As a kid, I never felt more in my element than on stage. When I acted, danced, and sang, I was myself. Being very bullied growing up, performing gave me the rare opportunity of recognition because I was good at it. This was extremely motivating. Also, I idolized successful people that looked like me, who I could somehow relate to, like Beyonce and Rihanna. Makes a lot of sense now, considering how few “me’s'' were represented in media, books, etc. growing up. 
    It all started with a dream. And though it has not always been easy and I’ve doubted my abilities and whether or not I can succeed with this, I have always found my way back to the path. I’m good at what I do, therefore things I do always lead to something new!

    What advice would you give to someone that would like to get into the career you are in?
    I find people can be afraid to commit because of a fear of failing. Many have a fantasy of a perfect start, skyrocketing numbers of plays, instant recognition, etc. Being an artist is a constant commitment and rarely is there a “right time” or a “perfect hit song”. Even if you have an amazing smash song, chances are not that many people will hear it, especially if you're independent. Artistry is hard work, and we all have to start somewhere. The consistent ones will remain in the end, those who are willing to give their all and who love the process as much as the idea of the possible outcome.
    Have fun! It’s all about networking, and If you're good at what you do, opportunities will arise, rumors will spread and you will have some sort of a career, even if you're not the next internet sensation :)

    Tell us about the photoshoot for Odalisque.
    I had the honor of working with Khaddy “Swedish Hair Mafia” who organized this shoot with Agnes Strand (photographer), Ken (stylist), and Thereza (makeup). I have done some modeling before, but this was something different. Every artist had a focus area, a job, and wanted perfection and I was the canvas. It was a thrilling and fun experience. Nice to be able to wear such cool designs too.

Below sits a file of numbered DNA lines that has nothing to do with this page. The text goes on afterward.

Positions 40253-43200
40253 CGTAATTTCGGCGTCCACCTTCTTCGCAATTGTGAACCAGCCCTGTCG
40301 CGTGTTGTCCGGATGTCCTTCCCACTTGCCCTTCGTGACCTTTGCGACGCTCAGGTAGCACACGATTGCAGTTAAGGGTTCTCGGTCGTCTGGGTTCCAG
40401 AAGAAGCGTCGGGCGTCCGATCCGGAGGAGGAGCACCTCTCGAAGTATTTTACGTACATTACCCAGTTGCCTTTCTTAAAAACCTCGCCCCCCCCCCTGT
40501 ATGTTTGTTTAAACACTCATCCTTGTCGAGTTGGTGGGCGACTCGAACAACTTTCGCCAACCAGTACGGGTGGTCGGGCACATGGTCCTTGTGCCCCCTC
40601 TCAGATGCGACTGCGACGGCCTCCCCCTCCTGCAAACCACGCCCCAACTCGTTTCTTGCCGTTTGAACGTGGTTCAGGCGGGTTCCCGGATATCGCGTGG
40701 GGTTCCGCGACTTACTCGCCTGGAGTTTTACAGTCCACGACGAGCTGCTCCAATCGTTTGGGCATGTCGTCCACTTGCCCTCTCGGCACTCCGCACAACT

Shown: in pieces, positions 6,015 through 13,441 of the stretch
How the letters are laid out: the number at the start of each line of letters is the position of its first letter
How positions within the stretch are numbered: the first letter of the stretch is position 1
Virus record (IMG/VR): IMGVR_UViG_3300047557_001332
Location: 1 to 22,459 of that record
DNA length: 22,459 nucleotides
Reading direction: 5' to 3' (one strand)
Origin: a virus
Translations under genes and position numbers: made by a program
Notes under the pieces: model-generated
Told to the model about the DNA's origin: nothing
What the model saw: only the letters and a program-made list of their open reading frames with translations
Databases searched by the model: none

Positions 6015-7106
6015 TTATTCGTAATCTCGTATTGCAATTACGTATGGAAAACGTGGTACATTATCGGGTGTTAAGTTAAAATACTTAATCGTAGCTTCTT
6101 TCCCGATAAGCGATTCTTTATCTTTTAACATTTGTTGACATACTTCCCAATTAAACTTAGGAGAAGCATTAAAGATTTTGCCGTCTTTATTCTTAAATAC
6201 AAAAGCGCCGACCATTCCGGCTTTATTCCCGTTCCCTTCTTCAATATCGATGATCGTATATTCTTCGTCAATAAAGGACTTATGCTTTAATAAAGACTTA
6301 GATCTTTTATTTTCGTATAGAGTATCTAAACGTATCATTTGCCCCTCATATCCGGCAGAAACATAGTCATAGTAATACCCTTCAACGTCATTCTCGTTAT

Who do you look up to and why?
    The list is long, I look up to many people. My mother is one of my biggest sources of inspiration. She has the ability to turn difficult challenges into opportunities. I think that's an incredible superpower, to have that kind of strong mentality and be able to choose how you react and respond to things happening in your life.
    I look up to people who find solutions, people who want to inspire others, and who take responsibility. People who strive to do their best regardless if they’re working against the stream. That’s inspirational.

    Describe yourself.
    I’m Brave, I’m strong and I rarely avoid a challenge. When I love, I love passionately and with my whole heart. I am not afraid to make a fool out of myself, constantly growing, evolving, exploring.

    Which is your favorite song by you?
    Of the songs that I have released so far, I was probably vibing most with PHRESH during the time of producing it. But to be honest, the stuff I’m working on right now has been on repeat a lot more… so I’m very much looking forward to sharing these next upcoming singles.

    Where do you pick/get most of your inspiration from?
    I’m inspired by LOVE, Heartbreak, relationships, angels, and demons. Almost everything I write is about things I have experienced, either by hearing others' stories or by going through it myself. I try to empathize with people, even those who do me wrong. By writing about it, through my perspective, or trying to understand theirs, I deal with it. I work through it, I get a better understanding and can eliminate hate or bitterness. So music is like therapy in a way.